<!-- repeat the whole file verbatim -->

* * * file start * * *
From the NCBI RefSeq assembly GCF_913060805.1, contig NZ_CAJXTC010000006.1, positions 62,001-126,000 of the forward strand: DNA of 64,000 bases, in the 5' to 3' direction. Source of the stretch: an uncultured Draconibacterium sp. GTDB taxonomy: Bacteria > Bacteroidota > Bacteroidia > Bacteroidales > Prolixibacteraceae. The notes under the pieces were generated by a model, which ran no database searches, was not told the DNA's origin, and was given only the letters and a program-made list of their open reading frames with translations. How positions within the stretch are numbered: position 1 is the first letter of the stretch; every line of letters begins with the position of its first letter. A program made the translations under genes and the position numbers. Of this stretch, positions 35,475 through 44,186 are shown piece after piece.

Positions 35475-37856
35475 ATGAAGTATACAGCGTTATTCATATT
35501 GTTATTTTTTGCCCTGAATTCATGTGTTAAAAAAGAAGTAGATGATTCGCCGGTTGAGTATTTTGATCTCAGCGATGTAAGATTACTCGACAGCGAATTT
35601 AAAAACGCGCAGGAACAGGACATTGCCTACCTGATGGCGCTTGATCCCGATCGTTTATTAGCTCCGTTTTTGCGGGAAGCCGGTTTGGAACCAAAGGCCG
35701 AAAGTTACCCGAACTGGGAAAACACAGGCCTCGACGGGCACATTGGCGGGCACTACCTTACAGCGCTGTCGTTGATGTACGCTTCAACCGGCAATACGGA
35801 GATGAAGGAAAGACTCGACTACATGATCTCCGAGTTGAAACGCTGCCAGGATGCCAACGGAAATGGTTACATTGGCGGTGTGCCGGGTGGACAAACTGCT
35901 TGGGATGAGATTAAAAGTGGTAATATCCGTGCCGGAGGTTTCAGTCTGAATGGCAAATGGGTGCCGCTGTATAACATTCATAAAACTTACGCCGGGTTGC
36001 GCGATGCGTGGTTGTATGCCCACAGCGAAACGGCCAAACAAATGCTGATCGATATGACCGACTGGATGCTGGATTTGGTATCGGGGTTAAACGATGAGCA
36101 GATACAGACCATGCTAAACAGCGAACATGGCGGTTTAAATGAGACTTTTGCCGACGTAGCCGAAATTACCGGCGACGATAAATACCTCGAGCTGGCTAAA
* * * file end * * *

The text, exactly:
From the NCBI RefSeq assembly GCF_913060805.1, contig NZ_CAJXTC010000006.1, positions 62,001-126,000 of the forward strand: DNA of 64,000 bases, in the 5' to 3' direction. Source of the stretch: an uncultured Draconibacterium sp. GTDB taxonomy: Bacteria > Bacteroidota > Bacteroidia > Bacteroidales > Prolixibacteraceae. The notes under the pieces were generated by a model, which ran no database searches, was not told the DNA's origin, and was given only the letters and a program-made list of their open reading frames with translations. How positions within the stretch are numbered: position 1 is the first letter of the stretch; every line of letters begins with the position of its first letter. A program made the translations under genes and the position numbers. Of this stretch, positions 35,475 through 44,186 are shown piece after piece.

Positions 35475-37856
35475 ATGAAGTATACAGCGTTATTCATATT
35501 GTTATTTTTTGCCCTGAATTCATGTGTTAAAAAAGAAGTAGATGATTCGCCGGTTGAGTATTTTGATCTCAGCGATGTAAGATTACTCGACAGCGAATTT
35601 AAAAACGCGCAGGAACAGGACATTGCCTACCTGATGGCGCTTGATCCCGATCGTTTATTAGCTCCGTTTTTGCGGGAAGCCGGTTTGGAACCAAAGGCCG
35701 AAAGTTACCCGAACTGGGAAAACACAGGCCTCGACGGGCACATTGGCGGGCACTACCTTACAGCGCTGTCGTTGATGTACGCTTCAACCGGCAATACGGA
35801 GATGAAGGAAAGACTCGACTACATGATCTCCGAGTTGAAACGCTGCCAGGATGCCAACGGAAATGGTTACATTGGCGGTGTGCCGGGTGGACAAACTGCT
35901 TGGGATGAGATTAAAAGTGGTAATATCCGTGCCGGAGGTTTCAGTCTGAATGGCAAATGGGTGCCGCTGTATAACATTCATAAAACTTACGCCGGGTTGC
36001 GCGATGCGTGGTTGTATGCCCACAGCGAAACGGCCAAACAAATGCTGATCGATATGACCGACTGGATGCTGGATTTGGTATCGGGGTTAAACGATGAGCA
36101 GATACAGACCATGCTAAACAGCGAACATGGCGGTTTAAATGAGACTTTTGCCGACGTAGCCGAAATTACCGGCGACGATAAATACCTCGAGCTGGCTAAA